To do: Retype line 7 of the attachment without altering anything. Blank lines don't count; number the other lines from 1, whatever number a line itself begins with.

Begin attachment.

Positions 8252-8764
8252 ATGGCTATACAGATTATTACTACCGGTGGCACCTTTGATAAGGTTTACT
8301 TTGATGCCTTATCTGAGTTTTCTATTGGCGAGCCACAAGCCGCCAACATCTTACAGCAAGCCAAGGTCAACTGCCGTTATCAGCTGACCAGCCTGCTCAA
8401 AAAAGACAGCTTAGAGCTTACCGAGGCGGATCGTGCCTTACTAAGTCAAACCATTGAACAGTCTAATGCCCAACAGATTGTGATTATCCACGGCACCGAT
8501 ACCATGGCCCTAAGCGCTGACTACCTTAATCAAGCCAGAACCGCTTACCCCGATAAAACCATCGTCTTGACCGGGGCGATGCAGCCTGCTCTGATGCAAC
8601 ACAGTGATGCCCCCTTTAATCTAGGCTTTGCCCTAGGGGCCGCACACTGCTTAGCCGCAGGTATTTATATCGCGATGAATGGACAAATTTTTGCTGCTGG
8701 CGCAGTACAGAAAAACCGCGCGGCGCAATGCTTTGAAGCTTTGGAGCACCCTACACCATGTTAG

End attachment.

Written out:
8701 CGCAGTACAGAAAAACCGCGCGGCGCAATGCTTTGAAGCTTTGGAGCACCCTACACCATGTTAG